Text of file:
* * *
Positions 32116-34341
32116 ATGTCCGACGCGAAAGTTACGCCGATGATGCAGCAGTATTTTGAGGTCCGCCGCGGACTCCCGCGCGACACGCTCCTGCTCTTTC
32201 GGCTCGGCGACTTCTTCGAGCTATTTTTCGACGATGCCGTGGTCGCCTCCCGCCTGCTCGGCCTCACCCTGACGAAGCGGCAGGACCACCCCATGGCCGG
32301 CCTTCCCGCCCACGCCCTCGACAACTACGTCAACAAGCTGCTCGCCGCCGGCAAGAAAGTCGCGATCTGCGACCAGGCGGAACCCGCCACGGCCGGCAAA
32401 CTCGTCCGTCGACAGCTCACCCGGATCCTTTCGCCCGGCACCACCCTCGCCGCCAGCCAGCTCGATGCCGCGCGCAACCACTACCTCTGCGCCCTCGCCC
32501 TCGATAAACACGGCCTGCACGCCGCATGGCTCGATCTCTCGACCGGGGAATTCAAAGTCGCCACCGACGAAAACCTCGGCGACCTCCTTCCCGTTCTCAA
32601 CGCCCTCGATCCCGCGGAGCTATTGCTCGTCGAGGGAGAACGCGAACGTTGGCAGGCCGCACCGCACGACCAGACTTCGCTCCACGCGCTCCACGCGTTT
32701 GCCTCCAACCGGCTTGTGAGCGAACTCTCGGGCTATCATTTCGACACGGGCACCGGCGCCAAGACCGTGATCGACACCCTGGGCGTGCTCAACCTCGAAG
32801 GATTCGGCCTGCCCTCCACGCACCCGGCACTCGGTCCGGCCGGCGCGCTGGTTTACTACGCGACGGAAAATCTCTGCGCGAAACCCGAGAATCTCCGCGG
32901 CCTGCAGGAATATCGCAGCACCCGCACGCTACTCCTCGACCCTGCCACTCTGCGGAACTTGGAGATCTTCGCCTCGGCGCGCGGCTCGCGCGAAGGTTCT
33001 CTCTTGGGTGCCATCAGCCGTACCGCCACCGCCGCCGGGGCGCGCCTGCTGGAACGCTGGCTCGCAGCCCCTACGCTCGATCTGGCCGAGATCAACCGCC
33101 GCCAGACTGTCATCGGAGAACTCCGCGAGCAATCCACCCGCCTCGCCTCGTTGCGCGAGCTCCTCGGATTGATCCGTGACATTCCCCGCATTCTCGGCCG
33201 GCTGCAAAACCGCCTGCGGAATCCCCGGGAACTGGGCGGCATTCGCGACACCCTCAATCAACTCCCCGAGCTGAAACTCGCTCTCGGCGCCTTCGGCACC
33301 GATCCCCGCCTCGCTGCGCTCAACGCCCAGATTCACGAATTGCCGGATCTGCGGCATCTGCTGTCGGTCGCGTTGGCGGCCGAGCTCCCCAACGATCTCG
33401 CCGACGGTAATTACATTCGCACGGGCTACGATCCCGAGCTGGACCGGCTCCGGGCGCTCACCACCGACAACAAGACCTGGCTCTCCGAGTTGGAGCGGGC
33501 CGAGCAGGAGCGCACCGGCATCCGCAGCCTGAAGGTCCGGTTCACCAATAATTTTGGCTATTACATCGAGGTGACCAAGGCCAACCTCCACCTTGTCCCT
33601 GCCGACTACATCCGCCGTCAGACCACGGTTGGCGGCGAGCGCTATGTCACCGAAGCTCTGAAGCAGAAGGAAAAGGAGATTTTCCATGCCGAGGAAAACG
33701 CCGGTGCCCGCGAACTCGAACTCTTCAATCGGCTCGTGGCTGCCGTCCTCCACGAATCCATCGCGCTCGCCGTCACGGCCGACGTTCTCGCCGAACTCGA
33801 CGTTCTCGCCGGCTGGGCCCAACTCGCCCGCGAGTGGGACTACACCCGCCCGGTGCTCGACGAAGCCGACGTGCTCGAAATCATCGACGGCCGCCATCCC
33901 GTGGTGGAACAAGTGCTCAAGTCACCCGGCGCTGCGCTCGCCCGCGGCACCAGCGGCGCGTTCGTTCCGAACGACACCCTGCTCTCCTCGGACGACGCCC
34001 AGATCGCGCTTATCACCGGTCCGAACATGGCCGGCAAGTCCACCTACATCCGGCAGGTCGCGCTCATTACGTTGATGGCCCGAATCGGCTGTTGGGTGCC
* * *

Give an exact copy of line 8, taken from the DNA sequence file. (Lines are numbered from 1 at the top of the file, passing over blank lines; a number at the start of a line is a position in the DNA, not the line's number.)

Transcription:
32701 GCCTCCAACCGGCTTGTGAGCGAACTCTCGGGCTATCATTTCGACACGGGCACCGGCGCCAAGACCGTGATCGACACCCTGGGCGTGCTCAACCTCGAAG